1. Generate an RSA signing key with
gpg --full-generate-key (option 4), then export it with
gpg --export > pubkey and move it to the EFI partition with
mv pubkey /boot/efi/EFI/fedora. You can also export the private key (
gpg --export-secret-keys > seckey), but the signing process doesn't require it as gpg will get the key from its own directory.
2. Add "insmod verify," "insmod gcry_sha256," "insmod gcry_rsa," "trust (hd0,gpt1)/efi/fedora/pubkey" (change this based on your environment) and "set check_signatures=enforce" to /etc/grub.d/40_custom
grub2-mkconfig -o /boot/efi/EFI/fedora/grub.cfg
export GPG_TTY=$(tty). Don't ask, apparently something changed in gpg with a recent update.
4. Create a file, /dev/shm/pass, with the key's password and execute:
for x in $(find /boot -name "*.cfg" -or -name "*.lst" -or -name "*.mod" -or -name "vmlinuz*" -or -name "initramfs*" -or -name "grubenv"); do gpg --batch --pinentry-mode loopback --detach-sign --passphrase-fd 0 $x < /dev/shm/pass; done. Then,
5. Reboot. If the system starts, backup and remove .sig files. If the system does not start this time, change is successful
(To recover from a now non-booting system, open the grub terminal and execute
set check_signatures=no. The system should then boot, and .sig files can be replaced or regenerated.)
For cryptodisk functionality:
1. Backup the files in your boot partition
cryptsetup luksFormat /dev/sda2 --type luks1 (change this based on your environment to /boot's block device)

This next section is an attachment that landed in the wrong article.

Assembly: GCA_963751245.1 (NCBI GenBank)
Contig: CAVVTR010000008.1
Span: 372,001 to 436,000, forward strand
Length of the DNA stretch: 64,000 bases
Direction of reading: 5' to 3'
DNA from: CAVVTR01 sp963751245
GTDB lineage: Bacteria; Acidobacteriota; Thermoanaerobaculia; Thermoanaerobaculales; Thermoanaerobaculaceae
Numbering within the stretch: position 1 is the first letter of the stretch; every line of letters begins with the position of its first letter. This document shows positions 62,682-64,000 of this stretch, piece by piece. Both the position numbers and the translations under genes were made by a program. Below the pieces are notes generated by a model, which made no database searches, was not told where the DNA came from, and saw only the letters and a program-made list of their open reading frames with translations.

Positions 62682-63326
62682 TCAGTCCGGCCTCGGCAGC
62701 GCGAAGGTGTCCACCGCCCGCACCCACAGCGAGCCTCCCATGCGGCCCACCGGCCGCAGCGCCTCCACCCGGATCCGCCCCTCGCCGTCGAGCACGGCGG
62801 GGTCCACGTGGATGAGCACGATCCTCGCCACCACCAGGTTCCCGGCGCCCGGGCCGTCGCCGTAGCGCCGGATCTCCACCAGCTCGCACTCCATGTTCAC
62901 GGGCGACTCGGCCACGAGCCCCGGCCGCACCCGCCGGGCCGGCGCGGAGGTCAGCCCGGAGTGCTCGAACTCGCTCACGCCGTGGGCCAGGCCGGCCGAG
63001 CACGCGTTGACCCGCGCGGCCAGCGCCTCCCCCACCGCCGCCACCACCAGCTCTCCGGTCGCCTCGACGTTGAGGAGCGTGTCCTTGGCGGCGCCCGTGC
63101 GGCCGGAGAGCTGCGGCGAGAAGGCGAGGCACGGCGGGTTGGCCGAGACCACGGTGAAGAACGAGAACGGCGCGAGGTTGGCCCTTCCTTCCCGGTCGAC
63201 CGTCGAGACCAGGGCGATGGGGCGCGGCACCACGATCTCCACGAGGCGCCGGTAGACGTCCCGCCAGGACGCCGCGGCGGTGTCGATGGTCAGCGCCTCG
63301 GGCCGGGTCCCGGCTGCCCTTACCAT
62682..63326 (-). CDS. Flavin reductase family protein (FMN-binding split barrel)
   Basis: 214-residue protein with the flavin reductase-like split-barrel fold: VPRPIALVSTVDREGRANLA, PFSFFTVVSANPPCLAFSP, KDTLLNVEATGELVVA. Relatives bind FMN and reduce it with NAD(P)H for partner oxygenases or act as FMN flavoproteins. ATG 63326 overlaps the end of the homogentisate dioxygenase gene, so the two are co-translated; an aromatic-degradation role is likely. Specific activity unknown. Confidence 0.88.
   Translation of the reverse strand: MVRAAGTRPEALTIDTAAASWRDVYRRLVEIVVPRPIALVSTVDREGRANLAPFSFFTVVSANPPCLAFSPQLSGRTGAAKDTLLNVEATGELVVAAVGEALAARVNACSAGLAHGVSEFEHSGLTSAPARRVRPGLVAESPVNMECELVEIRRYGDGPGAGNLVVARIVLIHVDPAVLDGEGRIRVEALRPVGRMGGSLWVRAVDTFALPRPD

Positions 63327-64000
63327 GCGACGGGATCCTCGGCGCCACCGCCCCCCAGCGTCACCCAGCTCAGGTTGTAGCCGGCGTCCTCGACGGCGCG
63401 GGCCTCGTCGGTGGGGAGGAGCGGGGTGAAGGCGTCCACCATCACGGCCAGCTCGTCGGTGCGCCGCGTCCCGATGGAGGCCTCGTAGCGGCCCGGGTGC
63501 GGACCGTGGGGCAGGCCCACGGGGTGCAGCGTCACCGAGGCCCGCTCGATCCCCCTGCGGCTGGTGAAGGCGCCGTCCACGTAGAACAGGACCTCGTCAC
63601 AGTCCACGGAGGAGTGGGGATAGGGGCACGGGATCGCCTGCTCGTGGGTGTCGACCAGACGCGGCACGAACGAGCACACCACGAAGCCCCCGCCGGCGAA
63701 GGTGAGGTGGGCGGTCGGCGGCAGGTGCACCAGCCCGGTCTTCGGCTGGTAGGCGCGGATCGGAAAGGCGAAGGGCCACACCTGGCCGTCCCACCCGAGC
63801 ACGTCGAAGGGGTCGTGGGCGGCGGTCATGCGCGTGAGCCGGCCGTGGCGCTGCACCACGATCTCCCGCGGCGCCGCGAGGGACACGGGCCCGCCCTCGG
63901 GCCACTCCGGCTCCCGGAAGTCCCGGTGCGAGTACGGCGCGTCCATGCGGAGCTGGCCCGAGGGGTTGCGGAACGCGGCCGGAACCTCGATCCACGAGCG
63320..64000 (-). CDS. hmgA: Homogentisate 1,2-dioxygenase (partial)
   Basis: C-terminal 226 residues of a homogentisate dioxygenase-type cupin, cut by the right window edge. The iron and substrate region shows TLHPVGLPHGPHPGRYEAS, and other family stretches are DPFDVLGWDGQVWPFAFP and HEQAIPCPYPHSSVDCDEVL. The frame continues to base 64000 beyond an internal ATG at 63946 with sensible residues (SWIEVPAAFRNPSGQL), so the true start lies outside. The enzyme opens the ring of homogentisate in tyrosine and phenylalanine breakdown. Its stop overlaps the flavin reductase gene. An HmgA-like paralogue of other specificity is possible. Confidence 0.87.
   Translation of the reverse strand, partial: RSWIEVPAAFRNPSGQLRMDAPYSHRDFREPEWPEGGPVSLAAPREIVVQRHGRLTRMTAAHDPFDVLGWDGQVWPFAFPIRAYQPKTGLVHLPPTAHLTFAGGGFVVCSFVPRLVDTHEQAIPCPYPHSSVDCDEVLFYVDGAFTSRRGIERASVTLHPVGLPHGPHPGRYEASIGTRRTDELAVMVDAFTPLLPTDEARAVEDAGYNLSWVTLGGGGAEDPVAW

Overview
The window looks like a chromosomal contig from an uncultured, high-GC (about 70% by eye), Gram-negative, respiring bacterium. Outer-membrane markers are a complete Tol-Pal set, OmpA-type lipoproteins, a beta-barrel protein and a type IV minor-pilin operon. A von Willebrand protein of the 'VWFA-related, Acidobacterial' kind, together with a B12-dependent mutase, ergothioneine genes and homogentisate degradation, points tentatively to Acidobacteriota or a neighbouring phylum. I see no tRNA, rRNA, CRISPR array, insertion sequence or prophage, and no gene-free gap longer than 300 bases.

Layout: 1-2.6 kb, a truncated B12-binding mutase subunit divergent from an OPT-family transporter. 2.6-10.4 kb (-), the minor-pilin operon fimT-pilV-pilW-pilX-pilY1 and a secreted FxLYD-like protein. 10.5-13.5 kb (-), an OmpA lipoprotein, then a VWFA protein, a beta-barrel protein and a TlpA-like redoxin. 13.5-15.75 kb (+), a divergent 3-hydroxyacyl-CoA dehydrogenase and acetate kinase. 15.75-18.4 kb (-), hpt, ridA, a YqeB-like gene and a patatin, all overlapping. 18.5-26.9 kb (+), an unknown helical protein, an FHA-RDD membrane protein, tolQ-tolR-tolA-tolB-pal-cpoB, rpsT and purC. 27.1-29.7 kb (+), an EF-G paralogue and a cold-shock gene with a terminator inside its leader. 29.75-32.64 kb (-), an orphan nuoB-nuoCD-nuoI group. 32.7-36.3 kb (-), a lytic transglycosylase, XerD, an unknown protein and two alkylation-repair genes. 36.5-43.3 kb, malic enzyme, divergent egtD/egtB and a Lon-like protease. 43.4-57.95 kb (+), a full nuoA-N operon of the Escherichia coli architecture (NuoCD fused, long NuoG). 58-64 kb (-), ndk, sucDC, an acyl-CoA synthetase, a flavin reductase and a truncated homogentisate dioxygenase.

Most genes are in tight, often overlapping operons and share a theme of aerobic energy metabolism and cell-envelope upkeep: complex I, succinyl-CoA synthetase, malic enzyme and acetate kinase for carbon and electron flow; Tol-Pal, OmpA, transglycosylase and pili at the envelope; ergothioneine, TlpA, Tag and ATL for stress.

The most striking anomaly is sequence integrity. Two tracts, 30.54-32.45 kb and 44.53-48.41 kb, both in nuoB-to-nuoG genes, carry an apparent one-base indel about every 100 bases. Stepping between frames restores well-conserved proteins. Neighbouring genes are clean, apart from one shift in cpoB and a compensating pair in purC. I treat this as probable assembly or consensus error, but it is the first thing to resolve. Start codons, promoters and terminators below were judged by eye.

Note: If filesystem root is also encrypted, it is recommended that the same password be used for boot as for root to decrease the amount of engagement required at start-up. Consider using --iter-time with low time in milliseconds (default is 2000ms)
3. Open luks container with
cryptsetup luksOpen /dev/sda2 --type luks1 crypt_boot (change this to match your environment) and run
mkfs.ext4 /dev/mapper/crypt_boot, then mount and restore backup
4. Add "GRUB_ENABLE_CRYPTODISK=y" to /etc/default/grub
5. Correct /etc/fstab to the correct UUID for /boot
6. Add an entry for the boot container to /etc/crypttab (i.e. "luks-<your luks UUID> UUID=<your luks UUID> none discard"), then run
dracut -vf --regenerate-all
grub2-mkconfig -o /boot/efi/EFI/fedora/grub.cfg
8. Reboot. Grub should ask for the password created in step 2. If the system then starts, change is successful
(If filesystem root is also encrypted, the user will be asked for a password twice. This can be mitigated with a keyfile for filesystem root, or use of the clevis package and likely, a tpm.)
Users may optionally elect to guarantee the integrity of boot code either through verification of digital signatures or encryption of the boot partition.
'Grub2-efi-x64-modules' and 'grub2-tools-*' depend upon/are a part of this package, but require no change.
- Contingency mechanism: Revert the shipped configuration
- Contingency deadline: Beta freeze
- Blocks release? N/A (not a System Wide Change)
- Blocks product? No
Fedora now supports Grub's detached verify and cryptodisk functionality natively, even on secure boot systems.